Former Saenuri chief: ‘I won’t be a kingmaker this time’

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Former Saenuri chief: ‘I won’t be a kingmaker this time’

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Kim Moo-sung, Former chairman of the ruling Saenuri Party

Kim Moo-sung, a former chairman of the ruling Saenuri Party, sat down with the JoongAng Ilbo on Sept. 28 at the National Assembly Member’s Office Building in Yeongdeungpo District, western Seoul. Kim hinted at the possibility of his running for president, as he refuses to be a kingmaker for the upcoming election. When asked about recent attempts to amend the constitution, Kim agreed with the necessity of the amendment and said he hopes to shorten the next presidential term to match with lawmakers’ terms.

Below are edited excerpts from the interview.


Q. Many point out that the National Assembly came to a halt after it passed a motion to recommend the dismissal of Agriculture Minister Kim Jae-soo. What is your view on this?

A. National Assembly Speaker Chung Sye-kyun should lead the assembly with responsibility, which would mean apologizing and promising not to let something like this happen again. That’s politics.


How was your trip to Mount Paektu?

Mount Paektu is an important place for Koreans, so I went there to prepare myself for a big event in my life. I visited Mount Paektu 20 years ago as a newly elected lawmaker. Weather conditions at the time didn’t allow me to see much. But this time the weather was nice, and I didn’t realize two hours passed by as I enjoyed the scenery.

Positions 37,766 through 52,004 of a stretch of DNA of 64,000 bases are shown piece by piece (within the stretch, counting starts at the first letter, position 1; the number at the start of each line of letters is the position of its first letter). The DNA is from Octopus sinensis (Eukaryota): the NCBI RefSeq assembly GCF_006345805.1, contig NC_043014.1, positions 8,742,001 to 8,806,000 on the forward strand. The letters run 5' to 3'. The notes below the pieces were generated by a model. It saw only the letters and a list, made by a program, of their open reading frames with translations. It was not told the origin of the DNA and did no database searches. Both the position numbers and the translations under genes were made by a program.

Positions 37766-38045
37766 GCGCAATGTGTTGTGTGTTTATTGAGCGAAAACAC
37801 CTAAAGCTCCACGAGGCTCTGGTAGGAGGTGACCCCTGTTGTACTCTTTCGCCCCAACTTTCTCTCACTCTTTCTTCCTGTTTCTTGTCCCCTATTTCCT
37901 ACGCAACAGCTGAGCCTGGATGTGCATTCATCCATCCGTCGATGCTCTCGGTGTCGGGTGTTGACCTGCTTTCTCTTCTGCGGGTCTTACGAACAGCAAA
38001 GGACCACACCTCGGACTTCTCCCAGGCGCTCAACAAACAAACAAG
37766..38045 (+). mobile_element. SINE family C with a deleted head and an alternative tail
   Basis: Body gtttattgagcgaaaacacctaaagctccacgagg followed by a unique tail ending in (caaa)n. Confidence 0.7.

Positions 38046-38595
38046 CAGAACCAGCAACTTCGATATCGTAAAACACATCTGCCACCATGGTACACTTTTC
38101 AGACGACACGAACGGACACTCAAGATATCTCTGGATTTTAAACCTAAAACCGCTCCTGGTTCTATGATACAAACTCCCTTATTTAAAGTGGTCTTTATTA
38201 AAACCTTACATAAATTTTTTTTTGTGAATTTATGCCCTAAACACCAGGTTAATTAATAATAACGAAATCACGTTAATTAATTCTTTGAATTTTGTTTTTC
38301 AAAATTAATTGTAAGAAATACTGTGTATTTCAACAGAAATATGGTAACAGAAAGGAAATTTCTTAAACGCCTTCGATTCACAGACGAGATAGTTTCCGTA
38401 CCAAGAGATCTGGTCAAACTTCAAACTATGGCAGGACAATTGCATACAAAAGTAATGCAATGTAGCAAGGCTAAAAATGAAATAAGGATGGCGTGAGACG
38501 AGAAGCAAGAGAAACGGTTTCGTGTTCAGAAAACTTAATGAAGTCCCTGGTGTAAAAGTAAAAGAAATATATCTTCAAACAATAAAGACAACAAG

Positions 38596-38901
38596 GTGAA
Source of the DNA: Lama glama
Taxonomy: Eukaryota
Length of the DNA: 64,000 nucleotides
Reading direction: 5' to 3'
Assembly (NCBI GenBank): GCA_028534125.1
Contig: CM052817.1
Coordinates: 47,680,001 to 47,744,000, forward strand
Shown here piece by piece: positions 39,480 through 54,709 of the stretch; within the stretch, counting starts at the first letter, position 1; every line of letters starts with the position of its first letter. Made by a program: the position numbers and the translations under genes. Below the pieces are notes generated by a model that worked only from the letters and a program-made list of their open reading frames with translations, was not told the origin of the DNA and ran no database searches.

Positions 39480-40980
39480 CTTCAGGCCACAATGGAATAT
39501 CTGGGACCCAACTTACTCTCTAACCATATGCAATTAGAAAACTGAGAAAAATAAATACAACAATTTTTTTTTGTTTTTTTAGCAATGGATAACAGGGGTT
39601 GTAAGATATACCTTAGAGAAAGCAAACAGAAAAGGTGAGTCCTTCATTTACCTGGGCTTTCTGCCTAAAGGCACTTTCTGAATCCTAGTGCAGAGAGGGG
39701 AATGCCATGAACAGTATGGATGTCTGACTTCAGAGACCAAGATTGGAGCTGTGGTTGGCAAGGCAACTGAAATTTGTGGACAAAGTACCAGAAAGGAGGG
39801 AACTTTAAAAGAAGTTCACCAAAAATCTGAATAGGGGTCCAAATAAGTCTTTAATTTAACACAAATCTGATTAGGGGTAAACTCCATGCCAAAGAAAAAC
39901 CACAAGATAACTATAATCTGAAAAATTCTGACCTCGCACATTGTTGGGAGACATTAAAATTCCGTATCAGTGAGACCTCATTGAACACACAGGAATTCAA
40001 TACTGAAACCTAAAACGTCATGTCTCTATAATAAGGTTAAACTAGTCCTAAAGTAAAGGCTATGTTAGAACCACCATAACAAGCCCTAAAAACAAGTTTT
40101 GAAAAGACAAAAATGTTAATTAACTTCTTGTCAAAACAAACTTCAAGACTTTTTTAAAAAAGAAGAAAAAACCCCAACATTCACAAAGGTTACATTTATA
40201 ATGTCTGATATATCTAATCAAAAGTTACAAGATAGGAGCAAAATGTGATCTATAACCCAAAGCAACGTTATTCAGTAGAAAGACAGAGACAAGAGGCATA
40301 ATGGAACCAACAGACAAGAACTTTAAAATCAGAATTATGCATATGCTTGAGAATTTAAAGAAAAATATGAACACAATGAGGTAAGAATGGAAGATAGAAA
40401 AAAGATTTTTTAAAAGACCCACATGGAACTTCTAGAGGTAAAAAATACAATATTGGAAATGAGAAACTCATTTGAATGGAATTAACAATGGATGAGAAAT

By ‘big event’ do you mean running for the president? Do you plan to announce your candidacy?

It’s too early to announce anything. I haven’t decided yet.
Many say that you’ll be a kingmaker rather than a candidate yourself.
I won’t be a kingmaker this time.


What do you think of the latest push to amend the constitution?

The best scenario I can imagine is for President Park Geun-hye to take the lead in amending the constitution, admitting that she hasn’t been able to carry out major economic policies because of the opposition parties’ objection, and acknowledge that Korea needs a system where two-party confrontation is less severe.


But President Park opposes the idea and even called it a ‘black hole.’

President Park was for the amendment in the past, but I think she’s being careful because everything she pursues is challenged by the opposition parties. In my opinion, there’s nothing more important than the amendment of the constitution, not even labor reform plans or economic legislation.


Have you thought about pledging the amendment for the presidential election?

If President Park fails to amend the constitution, then the next candidates need to pledge to do so. If I get a chance to run, I will promise to amend the constitution and shorten my term to two years and six months, the same as the term for National Assembly members. With the current system, the president can’t do anything, not even when she is given 10 years.


Do you suggest introducing a semi-presidential system in Korea?